Sunday, September 19, 2010

Zazenkai Notes: Jedi Robes and Spinning Wheels

Cyclone Closing
Cyclone Closing, Helsinki, today.

The trouble with a really good zazenkai is that it makes zazenkais that aren't as good feel like they kinda suck. Today's wasn't as good as my Zen Weekend a couple of weeks ago.

Which isn't to say that it was a waste of time or anything. I just had a lot of stuff churning around, and spent most of the time spinning donuts, and didn't manage to get as far or as deep as I've been before. Then again, some of that stuff was pretty interesting (might be at least a blog post or two in them), so that didn't altogether go to waste.

But I did end up practicing returning my attention to the practice a lot more than I practiced holding it there, and I didn't ever get past that point.

I wore my Jedi robe today. It's light cotton fabric dyed dark brown, and looks sort of like a bathrobe, only with flappy sleeves. There's also a black sash thing called an obi. In our tradition, it doesn't really mean anything in particular; one of our instructors, Ari, calls it a Zen track suit.

I bought mine nearly a year ago, because I thought it looked cool, and also because I appreciate the esthetics of Zen ceremony, to which those robes contribute. I quickly found out that while it is officially nothing more special than a Zen track suit, we people tend to pin all kinds of stuff on it, and after the retreat last March, I stopped wearing it.

Also last spring, there was some discussion in the sangha about what kind of policy there should be regarding those robes. That the discussion even happened shows that it is something that's not quite a track suit. Eventually there was an official proclamation that it is now permissible to use a rakusu without a robe, that instructors and zendo leaders and such are no longer required to wear them, but that they are now required for everybody on sesshins, for which loan robes will be provided.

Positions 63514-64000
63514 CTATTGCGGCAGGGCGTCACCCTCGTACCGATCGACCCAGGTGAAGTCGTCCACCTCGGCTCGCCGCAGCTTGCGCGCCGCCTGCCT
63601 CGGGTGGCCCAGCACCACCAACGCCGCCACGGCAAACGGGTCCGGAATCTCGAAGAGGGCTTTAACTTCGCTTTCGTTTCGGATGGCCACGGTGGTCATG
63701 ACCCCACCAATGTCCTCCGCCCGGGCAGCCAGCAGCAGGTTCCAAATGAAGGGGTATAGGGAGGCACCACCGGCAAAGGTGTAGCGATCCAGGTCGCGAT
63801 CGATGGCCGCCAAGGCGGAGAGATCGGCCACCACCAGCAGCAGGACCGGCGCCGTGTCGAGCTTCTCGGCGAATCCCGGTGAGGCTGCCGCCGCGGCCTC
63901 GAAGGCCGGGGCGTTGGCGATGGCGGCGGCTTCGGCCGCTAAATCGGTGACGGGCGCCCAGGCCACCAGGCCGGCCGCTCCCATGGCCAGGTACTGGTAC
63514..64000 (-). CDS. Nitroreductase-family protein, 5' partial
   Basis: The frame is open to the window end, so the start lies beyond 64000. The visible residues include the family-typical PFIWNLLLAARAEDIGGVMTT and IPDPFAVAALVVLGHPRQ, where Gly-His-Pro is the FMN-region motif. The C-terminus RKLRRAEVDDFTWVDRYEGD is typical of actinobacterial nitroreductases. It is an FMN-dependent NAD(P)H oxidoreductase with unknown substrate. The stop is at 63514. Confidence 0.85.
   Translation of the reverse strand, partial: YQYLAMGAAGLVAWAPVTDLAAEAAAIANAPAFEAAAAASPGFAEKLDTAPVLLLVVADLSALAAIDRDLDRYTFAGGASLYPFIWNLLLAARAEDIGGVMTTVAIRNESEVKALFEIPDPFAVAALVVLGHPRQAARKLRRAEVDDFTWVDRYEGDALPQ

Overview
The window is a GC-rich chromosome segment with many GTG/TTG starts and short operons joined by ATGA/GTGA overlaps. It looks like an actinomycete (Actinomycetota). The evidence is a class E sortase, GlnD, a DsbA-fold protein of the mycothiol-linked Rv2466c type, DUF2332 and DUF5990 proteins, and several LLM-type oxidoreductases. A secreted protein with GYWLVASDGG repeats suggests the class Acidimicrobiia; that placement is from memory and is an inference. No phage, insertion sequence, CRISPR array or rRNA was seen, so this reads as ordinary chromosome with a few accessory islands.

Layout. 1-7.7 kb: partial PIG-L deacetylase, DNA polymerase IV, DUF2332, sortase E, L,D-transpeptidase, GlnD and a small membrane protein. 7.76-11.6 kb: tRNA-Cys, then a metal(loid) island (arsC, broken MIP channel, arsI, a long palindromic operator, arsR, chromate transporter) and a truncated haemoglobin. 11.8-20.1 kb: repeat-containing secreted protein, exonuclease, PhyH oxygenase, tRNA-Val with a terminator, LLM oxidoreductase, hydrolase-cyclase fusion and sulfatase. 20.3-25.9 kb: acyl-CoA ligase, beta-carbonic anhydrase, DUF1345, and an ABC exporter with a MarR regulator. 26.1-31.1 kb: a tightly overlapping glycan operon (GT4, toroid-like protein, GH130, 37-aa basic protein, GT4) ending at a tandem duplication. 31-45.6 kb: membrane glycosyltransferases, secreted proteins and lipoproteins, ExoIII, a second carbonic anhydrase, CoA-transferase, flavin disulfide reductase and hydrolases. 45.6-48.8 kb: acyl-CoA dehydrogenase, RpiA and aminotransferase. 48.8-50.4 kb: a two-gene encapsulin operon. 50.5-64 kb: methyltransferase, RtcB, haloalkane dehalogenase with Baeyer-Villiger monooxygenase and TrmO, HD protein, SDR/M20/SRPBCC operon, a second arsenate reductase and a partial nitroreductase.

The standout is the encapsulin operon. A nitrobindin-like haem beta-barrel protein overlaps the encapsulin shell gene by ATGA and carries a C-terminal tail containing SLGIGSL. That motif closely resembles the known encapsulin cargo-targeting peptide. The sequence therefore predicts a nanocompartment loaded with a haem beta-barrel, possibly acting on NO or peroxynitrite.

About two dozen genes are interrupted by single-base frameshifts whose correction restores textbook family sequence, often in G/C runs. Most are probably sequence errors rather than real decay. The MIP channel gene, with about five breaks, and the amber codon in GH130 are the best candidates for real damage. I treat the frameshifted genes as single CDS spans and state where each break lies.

The upshot was that lots of people stopped wearing them.

For some reason, I had been thinking a lot about that robe lately, fretting about whether I should start wearing it again or not. So I figured I might as well try again what it felt like.

The obi is nice. It sort of naturally focuses the attention on the hara, and makes breathing easier.

The robe is rather noisy. It imposes a little bit of additional discipline on sitting, since even small movements make a sound.

I figure that's good.

The other side of the equation is all the stuff we pin on it. When wearing it, I feel like people are looking at me wearing it, and I'm not sure how well I wear it. I think people are thinking "Who does that n00b think he is, wearing that robe?" Or, worse, I think they may be thinking that I know something I don't, because I wear a Jedi robe. (If someone comes at me with a lightsaber, I'm really screwed.) I think that more since there are fewer people wearing them now.

The fabric is light, but the robe does weigh something.

I think I'll keep wearing it for a bit though. If it keeps feeling weird, I'll stop and donate it to Zengården for use on sesshins.